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I am working on setting up a 75 gallon tank but I am having a hard time deciding what kind of fish I want to include in the tank.

The only fish I know I would like included in the set up is angel fish. (My SO's only request was angel fish so I am sort of obligated to make it happen lol)

I've never kept angel fish but with my online research it looks like the best bet for tank mates would be platies and larger sized tetras. I've also read ram cichlids make ideal tank mates for angels as well.

If any one has suggestions on tank mates for angels that has worked for them I would love to hear the suggestions.

As always thanks to any one who provides some input. FYI, this tank will be heavily planted if it makes any difference.
 

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I have always had trouble with angle fish. The only time I didn't have trouble with them is when I kept a 29 Gal and had 3 males in the tank. There was no fighting or posturing because they were all males. I tried the same with all females but found there was a lot of aggression between them.

When I had my 75 Gallon up (this tank was an 8 year established tank that was shattered by a 4 year old and a wooden block.) I had chosen to keep African Cichlids. This was a wise choice for me because even though there was aggression (but only at breeding temps. and spawning ) The 75 gallon was quite the right size and was able to overstock a bit and still have the movement and color I desired. I had 2 MarineLand 350 canister filters and a HOB Tetra 70 to keep the water Chrystal clear and all water parameters in order. The PH level of 8.1 was kept constant by Aragonite substrate and Rocks that would raise the PH in the tank to what was needed.

With a 75 gallon you have many many choices of what to do as a community tank Do your homework on the fish you want to keep and make sure they get along and what aggression level you will accept in the community, Before you stock any thing.
 

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I have always had trouble with angle fish. The only time I didn't have trouble with them is when I kept a 29 Gal and had 3 males in the tank. There was no fighting or posturing because they were all males. I tried the same with all females but found there was a lot of aggression between them.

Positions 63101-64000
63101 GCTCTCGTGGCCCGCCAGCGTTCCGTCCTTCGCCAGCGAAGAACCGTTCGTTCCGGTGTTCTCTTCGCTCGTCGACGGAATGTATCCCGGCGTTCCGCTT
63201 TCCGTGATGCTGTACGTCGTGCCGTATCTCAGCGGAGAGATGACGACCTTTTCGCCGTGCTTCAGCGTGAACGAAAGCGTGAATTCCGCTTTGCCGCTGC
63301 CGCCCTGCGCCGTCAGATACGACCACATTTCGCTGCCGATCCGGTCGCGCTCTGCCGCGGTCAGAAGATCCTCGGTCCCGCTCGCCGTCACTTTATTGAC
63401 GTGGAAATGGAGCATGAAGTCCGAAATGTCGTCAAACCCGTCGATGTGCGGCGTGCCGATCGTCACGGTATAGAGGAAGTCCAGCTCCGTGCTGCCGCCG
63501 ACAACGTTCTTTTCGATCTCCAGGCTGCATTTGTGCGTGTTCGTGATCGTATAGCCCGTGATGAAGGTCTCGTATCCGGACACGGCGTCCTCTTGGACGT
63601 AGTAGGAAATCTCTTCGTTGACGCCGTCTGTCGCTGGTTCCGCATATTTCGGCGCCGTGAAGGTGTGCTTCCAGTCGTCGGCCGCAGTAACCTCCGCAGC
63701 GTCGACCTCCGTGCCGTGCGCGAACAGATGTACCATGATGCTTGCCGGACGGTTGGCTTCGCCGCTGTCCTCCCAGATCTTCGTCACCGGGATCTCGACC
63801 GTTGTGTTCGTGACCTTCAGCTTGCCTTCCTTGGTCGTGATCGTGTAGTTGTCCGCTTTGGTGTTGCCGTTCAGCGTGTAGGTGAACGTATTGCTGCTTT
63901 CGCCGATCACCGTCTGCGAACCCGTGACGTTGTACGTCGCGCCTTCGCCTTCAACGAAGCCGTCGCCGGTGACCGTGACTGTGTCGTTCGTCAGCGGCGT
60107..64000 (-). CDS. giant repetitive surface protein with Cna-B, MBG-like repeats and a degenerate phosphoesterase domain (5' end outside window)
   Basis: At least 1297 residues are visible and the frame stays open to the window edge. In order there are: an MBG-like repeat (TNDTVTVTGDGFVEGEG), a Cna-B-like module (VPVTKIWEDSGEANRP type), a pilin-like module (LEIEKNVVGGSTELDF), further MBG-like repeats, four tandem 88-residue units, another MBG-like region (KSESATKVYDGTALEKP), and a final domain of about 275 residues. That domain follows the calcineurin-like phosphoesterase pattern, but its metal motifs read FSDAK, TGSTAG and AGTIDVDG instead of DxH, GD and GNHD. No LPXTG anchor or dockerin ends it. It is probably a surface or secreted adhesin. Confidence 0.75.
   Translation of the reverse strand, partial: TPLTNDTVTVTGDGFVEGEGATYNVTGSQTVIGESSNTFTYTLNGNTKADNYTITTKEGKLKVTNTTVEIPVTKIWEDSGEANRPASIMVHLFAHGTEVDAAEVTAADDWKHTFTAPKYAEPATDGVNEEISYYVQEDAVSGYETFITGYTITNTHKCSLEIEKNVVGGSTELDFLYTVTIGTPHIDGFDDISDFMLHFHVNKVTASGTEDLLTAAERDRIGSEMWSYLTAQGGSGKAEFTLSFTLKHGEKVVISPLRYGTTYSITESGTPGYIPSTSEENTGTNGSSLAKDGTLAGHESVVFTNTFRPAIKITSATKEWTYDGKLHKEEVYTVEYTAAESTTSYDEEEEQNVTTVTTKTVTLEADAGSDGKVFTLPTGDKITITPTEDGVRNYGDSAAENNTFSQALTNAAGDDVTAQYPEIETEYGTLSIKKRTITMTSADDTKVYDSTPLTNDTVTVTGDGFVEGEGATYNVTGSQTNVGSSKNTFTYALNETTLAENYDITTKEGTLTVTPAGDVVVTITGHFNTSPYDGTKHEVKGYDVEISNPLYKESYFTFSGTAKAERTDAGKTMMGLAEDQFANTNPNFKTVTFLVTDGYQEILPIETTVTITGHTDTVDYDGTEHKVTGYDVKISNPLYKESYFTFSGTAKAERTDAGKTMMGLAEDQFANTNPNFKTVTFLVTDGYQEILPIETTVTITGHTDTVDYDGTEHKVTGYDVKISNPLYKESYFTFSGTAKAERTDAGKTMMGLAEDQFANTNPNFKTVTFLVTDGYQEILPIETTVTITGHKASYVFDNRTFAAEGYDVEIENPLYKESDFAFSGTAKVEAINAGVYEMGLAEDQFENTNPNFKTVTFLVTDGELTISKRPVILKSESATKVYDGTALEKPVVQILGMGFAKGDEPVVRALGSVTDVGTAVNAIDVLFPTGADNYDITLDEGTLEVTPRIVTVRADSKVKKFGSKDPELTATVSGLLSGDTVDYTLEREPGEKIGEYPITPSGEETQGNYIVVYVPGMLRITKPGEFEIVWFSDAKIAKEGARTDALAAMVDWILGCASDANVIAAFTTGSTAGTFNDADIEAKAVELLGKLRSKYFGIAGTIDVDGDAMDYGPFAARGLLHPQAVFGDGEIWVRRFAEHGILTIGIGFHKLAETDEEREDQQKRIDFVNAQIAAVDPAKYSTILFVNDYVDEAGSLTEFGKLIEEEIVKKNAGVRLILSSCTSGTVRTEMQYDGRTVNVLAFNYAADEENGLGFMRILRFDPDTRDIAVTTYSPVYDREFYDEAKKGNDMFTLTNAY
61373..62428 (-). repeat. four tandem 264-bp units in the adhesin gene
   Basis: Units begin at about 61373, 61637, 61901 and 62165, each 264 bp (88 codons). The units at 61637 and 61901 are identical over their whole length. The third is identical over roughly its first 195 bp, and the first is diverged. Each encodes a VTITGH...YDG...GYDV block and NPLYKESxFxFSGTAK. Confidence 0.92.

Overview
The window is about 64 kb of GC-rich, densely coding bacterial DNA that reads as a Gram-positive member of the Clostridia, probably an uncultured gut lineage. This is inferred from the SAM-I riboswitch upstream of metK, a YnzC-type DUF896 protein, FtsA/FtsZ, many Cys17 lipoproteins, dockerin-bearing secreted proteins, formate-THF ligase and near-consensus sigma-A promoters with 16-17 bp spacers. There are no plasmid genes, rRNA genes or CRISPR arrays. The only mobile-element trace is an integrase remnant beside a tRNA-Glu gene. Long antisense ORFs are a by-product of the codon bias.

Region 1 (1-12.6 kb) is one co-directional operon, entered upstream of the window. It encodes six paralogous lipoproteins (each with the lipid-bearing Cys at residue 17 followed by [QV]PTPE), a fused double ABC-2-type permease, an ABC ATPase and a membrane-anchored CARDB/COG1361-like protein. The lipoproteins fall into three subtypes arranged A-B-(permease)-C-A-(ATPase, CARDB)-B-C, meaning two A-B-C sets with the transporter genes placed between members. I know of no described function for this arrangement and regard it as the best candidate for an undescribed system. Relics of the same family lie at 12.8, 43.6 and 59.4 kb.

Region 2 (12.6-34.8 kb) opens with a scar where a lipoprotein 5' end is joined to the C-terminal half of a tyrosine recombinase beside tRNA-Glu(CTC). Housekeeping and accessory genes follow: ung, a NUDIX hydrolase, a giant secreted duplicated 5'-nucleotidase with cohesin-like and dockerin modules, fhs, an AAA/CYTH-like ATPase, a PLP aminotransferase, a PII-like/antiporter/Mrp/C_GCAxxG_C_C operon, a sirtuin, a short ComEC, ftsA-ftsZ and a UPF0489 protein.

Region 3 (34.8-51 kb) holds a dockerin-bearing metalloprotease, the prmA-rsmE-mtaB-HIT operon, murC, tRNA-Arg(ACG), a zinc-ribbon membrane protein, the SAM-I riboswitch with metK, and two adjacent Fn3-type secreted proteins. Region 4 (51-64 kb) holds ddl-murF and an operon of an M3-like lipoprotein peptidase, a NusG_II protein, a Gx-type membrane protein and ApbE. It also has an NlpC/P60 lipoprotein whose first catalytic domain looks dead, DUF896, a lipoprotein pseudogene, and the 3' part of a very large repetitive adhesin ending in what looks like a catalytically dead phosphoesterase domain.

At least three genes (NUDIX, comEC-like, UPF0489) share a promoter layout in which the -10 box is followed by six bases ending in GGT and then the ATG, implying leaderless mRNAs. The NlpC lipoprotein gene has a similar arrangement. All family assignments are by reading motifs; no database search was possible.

When I had my 75 Gallon up (this tank was an 8 year established tank that was shattered by a 4 year old and a wooden block.) I had chosen to keep African Cichlids. This was a wise choice for me because even though there was aggression (but only at breeding temps. and spawning ) The 75 gallon was quite the right size and was able to overstock a bit and still have the movement and color I desired. I had 2 MarineLand 350 canister filters and a HOB Tetra 70 to keep the water Chrystal clear and all water parameters in order. The PH level of 8.1 was kept constant by Aragonite substrate and Rocks that would raise the PH in the tank to what was needed.

With a 75 gallon you have many many choices of what to do as a community tank Do your homework on the fish you want to keep and make sure they get along and what aggression level you will accept in the community, Before you stock any thing.
I certainly will be doing more research before choosing the fish for my set up. I still have to cycle the tank and purchase all of the equipment needed. Lot's of room for fish but it is so hard to decide what I want to keep in the tank. (TOO MANY CHOICES, OI!!!)

My dad introduced me to fish when I was a child and we had a 125 gallon tank filled with African cichlids. They are so colorful for freshwater fish and I loved just staring at them as a child. They are definitely a contender for fish I would love to keep.

Ugh, my heart goes out to you for losing such a large set up. I am always spooked about my nephews and nieces coming over and messing with my tanks but they are pretty good about it. You never know when an accident will happen so hopefully all works out for me and my tank. I contemplated moving the tank set up upstairs to one of our spare bedrooms just because we do have company over quite often and the last thing I need is an overtly drunk friend breaking open 75 gallons of water and fish onto the dining room floor. I think I will stick with the dining room idea though because I really want to be able to see the tank during the day and we spend most of our time in our living room and luckily the dining room is connected and the tank is viewable right from our couch. (WHOOP!) My betta fish is set up upstairs in my bedroom and I love the tank so much but the location stinks because I really only get to see him right before I am going to bed, when I wake up, and when I am doing water changes.

I would love to have a tank full of Discus but after researching they sound a little too advanced for my current skill set. Looks like I have lot's of research ahead of me.

Thank you for the advise! :smile2: